Dialogue is not enough. Even if it is rigorous, even if it is necessary to give time to knowing, trusting, and respecting each other, even if we should take on ourselves the widest possible responsibility to report back, it is only one stage or one aspect of the encounter among the various religious traditions. In Western societies, it is urgent that we commit ourselves to joint action.
In dialogue, we soon realize that we hold a great number of convictions and values in common. We understand very quickly that we are facing the same difficulties and challenges. But we very rarely move outside these circles of reflection. Together we say “God,” awareness, spirituality, responsibility, ethics, solidarity, but we live and experience, each one on one’s own, the problems of education, transmission of spirituality, individualism, consumerism, and moral bankruptcy. In philosophical terms, we could say that we know one another in words but not in action. Our experience of fifteen years of joint action in South America, Africa, and Asia has convinced us not only that this path is necessary but that it is the only way to eventually change minds and build mutual respect and trust.
In the West, there are many shared challenges, first among them being education. How can we pass on to our children the sense of the divine, for the monotheistic faiths, or of spiritual practice for Buddhism, for example? In a society that pushes people to own, how are we to form individuals whose awareness of being illumines and guides their mastery of possession? Again, how are we to explain morality and boundaries, to pass on principles of life that do not confuse liberty with carelessness and that consider neither fashion nor quantity of possessions as the measure of goodness? All the religious and spiritual traditions are experiencing these difficulties, but we still see few examples of shared commitment to proposing alternatives. And there is so much to do—working together, as parents and as citizens, so that schools will provide more and more courses on the religions; suggesting ways of providing educational modules outside the school structures to teach the general population about the religions— their fundamental beliefs, particular topics, and social realities. Such modules need to be thought out together, not only by inviting a partner from the other religion to come to give a course as part of a program we have put together for and by ourselves. By way of example, the Interreligious Platform in Geneva has launched an interesting “school of religions,” and there is the Center for Muslim-Christian Studies, in Copenhagen, which, under the leadership of Lissi Rasmussen, is scored a first in Europe in establishing a real partnership within an institution promoting and practicing dialogue.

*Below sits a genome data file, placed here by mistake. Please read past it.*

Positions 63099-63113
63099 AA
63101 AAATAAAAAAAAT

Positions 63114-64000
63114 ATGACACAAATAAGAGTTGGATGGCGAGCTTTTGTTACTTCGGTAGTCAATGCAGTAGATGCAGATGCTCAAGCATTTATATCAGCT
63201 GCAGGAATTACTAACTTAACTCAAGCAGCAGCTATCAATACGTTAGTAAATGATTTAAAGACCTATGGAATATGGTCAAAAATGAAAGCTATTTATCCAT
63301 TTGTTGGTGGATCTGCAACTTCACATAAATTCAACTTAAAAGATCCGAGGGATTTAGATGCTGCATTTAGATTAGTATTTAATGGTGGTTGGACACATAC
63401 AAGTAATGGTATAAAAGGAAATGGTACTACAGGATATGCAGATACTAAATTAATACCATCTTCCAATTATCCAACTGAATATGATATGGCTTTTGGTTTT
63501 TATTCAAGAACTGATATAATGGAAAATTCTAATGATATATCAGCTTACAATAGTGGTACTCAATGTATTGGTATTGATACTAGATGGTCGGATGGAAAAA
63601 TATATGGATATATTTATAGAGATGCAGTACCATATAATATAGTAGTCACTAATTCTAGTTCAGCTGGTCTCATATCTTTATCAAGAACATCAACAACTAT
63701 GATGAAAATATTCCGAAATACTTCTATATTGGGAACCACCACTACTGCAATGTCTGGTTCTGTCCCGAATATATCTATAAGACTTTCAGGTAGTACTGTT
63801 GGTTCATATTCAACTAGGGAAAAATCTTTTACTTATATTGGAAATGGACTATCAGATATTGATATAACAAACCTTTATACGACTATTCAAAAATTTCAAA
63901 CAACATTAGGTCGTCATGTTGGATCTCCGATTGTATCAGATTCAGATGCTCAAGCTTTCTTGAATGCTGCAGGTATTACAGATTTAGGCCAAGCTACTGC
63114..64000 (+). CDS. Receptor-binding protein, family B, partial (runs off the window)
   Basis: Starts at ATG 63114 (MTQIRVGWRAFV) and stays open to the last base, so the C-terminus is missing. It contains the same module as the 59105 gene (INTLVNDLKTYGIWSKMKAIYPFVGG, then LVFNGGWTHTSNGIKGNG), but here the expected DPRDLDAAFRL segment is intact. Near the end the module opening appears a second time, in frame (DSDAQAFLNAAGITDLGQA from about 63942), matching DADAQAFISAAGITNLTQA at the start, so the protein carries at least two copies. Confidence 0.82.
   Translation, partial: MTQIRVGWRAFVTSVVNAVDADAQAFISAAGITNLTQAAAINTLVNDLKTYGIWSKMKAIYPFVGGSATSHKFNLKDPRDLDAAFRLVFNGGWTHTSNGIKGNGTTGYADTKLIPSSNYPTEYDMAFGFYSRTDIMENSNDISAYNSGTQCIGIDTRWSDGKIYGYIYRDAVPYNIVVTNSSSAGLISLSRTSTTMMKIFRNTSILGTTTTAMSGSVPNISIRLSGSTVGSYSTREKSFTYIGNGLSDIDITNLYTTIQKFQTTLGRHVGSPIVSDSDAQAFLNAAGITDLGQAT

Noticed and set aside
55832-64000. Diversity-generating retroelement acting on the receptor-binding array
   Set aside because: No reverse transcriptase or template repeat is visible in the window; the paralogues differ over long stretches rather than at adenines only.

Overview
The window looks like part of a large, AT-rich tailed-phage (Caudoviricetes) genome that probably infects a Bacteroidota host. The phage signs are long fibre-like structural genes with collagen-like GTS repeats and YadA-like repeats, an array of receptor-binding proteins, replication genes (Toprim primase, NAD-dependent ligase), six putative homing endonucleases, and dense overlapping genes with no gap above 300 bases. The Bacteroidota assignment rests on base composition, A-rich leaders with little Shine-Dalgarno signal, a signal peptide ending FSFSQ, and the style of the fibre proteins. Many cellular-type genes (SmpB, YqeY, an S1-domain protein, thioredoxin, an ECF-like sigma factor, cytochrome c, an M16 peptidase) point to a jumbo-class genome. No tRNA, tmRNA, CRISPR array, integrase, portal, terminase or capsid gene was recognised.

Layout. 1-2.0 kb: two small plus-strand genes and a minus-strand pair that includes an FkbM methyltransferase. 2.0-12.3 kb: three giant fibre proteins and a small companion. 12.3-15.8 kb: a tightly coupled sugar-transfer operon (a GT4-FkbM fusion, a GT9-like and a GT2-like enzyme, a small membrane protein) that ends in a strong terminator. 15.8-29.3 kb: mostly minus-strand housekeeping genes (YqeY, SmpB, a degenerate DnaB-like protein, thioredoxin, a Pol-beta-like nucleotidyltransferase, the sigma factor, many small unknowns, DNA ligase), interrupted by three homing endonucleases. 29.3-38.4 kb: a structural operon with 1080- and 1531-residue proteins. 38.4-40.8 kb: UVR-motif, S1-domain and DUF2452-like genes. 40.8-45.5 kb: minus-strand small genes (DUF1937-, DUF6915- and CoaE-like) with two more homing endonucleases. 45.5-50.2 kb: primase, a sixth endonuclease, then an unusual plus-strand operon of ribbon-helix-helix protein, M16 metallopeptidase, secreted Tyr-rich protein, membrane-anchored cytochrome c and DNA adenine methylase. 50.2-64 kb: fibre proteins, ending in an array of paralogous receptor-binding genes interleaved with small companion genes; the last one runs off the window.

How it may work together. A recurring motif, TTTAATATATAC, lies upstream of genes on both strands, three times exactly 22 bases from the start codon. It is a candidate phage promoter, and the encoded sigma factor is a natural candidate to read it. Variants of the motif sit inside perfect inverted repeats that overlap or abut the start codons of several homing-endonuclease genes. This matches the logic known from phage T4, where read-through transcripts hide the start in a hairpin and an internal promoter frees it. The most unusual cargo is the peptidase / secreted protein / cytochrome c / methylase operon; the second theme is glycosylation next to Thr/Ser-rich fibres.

Acts of solidarity take place from within each religious family, but the examples of shared initiatives are rare. People sometimes invite others, but do not act in collaboration. One of the best testimonies that a religious or spiritual tradition can give of itself lies in acts of solidarity between its adherents and others. To defend the dignity of the latter, to fight so that our societies do not produce indignity, to work together to support marginalized and neglected people, will certainly help us know one another better but it will, above all, make known the essential message that shines at the heart of our traditions: never neglect your brother in humanity and learn to love him, or at least to serve him.
More broadly, we have to act together so that the body of values that forms the basis of our ethics is not relegated to such a private and secluded sphere that it becomes inoperative and socially dead. Our philosophies of life must continue to inspire our civil commitment, with all due respect to the supporters of a postmodernism whose aim seems to be to deny any legitimacy to all reference to a universal ethic. We need to find together a civil role, inspired by our convictions, in which we will work to demand that the rights of all be respected, that discriminations be outlawed, that dignity be protected, and that economic efficiency cease to be the measure of what is right. Differentiating between public and private space does not mean that women and men of faith, or women and men of conscience, have to shrink to the point of disappearance and fear to express themselves publicly in the name of what they believe. When a society has gone so far as to disqualify, in public debate, faith and what it inspires, the odds are that its system is founded only on materialism and ruled only by materialist logic—the self-centered accumulation of goods and profit.
We must dare to express our faith, its demands, and its ethics, to involve ourselves as citizens in order to make known our human concerns, our care for justice and dignity, our moral standards, our fears as consumers and televiewers, our hopes as mothers and fathers—to commit ourselves to do the best possible, together, to reform what might be. All our religious traditions have a social message that invites us to work together on a practical level. We are still far from this. In spite of thousands of dialogue circles and meetings, we still seem to know one another very little and to be very lacking in trust. Perhaps we must reconsider our methods and formulate a mutual demand: to behave in such a way that our actions, as much as possible, mirror our words, and then to act together.